A continuum of increasing degradation, burial, and superposition connects the younger and truly pristine young impact structures with the most modified of the ancient structures. Younger craters of the ancient family are superimposed on older ones in impact-definitive cookie-cutter bites and are not deflected as required by endogenic conjectures. Four of the best-preserved of the pre-“pristine” circular structures are huge, with rimcrests 800–2000 km in diameter, and if indeed of impact origin, must have formed, by analogy with lunar dating, no later than 3.8 Ga. Much of the venusian plains is seen in topography to be saturated with overlapping 100–600 km circular structures, almost all of which are disregarded in conventional accounts. Several dozen larger ancient plains basins reach 2500 km in diameter, are themselves saturated with midsize impact structures, and may date back even to 4.4 Ga.”

Of course, eventually these protracted to and fro’ risk devolving into meaningless pattern recognition. Without being able to read the paywalled away papers, the RTT evidence sounds a bit more promising.

My layman take FWIW (i.e. not much): Extraordinary claims like catastrophic resurfacing, not seen anywhere else to my knowledge, needs extraordinary evidence. However, apparently the evidence is even less than ordinary to some. At the very least it seems like an open question?!

Aqua June 28, 2010 at 6:12 PM

Enigmatic Venus may soon reveal some of her long hidden/veiled secrets as current and future missions gather and send back data…

1) Why does Venus rotate backwards?
2) Why is that rotation so slow?
3) What has caused the surface to be continually ‘reworked’?
4) What conditions created its sulfuric acid atmosphere?
5) Why doesn’t Venus have a magnetic field like Earth?
6) What happened to the water on Venus?
7) Did Venus ever harbor life?
8) How were the strangely flattened volcanic landforms created?

The list friends, goes on and on… WHICH is why we’ve gone there and will go there again and again.

Torbjorn Larsson OM June 28, 2010 at 11:19 PM

3) What has caused the surface to be continually ‘reworked’?

That is possibly a matter of some contention, which would have been more clearly seen and possibly discussed if ever my previous comment gets out of moderation.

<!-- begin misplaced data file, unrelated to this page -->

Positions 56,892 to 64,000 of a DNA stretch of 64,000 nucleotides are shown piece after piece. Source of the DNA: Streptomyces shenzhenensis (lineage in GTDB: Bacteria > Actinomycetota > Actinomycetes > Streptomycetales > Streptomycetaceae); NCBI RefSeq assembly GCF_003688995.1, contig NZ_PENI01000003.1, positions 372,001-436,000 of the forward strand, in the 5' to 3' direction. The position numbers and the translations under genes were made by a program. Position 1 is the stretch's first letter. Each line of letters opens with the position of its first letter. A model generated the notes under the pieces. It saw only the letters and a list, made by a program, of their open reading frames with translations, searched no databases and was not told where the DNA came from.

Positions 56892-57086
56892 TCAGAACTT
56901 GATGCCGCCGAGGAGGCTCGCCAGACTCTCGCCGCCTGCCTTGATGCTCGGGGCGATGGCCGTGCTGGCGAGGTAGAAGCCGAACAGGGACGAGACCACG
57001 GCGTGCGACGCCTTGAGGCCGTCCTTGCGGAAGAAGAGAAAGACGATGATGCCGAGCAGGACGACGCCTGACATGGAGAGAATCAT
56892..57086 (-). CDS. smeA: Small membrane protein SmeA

I’ll repeat it here but without the offending links then:

Venus goes through periods as a complete magma planet.

Not according to the latest research. Ribbon tessera terrain (RTT) “represents some of Venus’s oldest surfaces, and is widely accepted as forming prior to postulated global catastrophic resurfacing.” Apparently “~30% of Venus has rtt exposed at the surface or shallowly buried (>0.75 km).”

This challenges the catastrophe hypothesis. Now, as a layman I don’t know if any of this is good. Apparently it is an old controversy in the background, where the terrain imagery interpretation from the Magellan onwards of no large craters have been challenged by researchers like Hamilton:

“Conventional analyses assign to a fraction of the most distinct old structures origins by plumes, diapirs, and other endogenic processes, and ignore the rest. [...]

A continuum of increasing degradation, burial, and superposition connects the younger and truly pristine young impact structures with the most modified of the ancient structures. Younger craters of the ancient family are superimposed on older ones in impact-definitive cookie-cutter bites and are not deflected as required by endogenic conjectures. Four of the best-preserved of the pre-“pristine” circular structures are huge, with rimcrests 800–2000 km in diameter, and if indeed of impact origin, must have formed, by analogy with lunar dating, no later than 3.8 Ga. Much of the venusian plains is seen in topography to be saturated with overlapping 100–600 km circular structures, almost all of which are disregarded in conventional accounts. Several dozen larger ancient plains basins reach 2500 km in diameter, are themselves saturated with midsize impact structures, and may date back even to 4.4 Ga.”

Of course, eventually these protracted to and fro’ risk devolving into meaningless pattern recognition. Without being able to read the paywalled away papers, the RTT evidence sounds a bit more promising.

My layman take FWIW (i.e. not much): Extraordinary claims like catastrophic resurfacing, not seen anywhere else to my knowledge, needs extraordinary evidence. However, apparently the evidence is even less than ordinary to some. At the very least it seems like an open question?!

Torbjorn Larsson OM June 28, 2010 at 11:22 PM

HTML fail. It was supposed to be:

Venus goes through periods as a complete magma planet.

Paul Eaton-Jones June 29, 2010 at 12:03 AM

I seem to remember an article in Scientific American [?] /Astronomy [?] or somesuch from 15 or so years ago which suggested that the bigger impact craters did date from 4GYA when the venusian atmosphere was not as thick and the paucity of later/smaller impact craters was due to the fact that as the atmosphere thickened so it stopped all but the largest asteroids/meteors getting to the surface.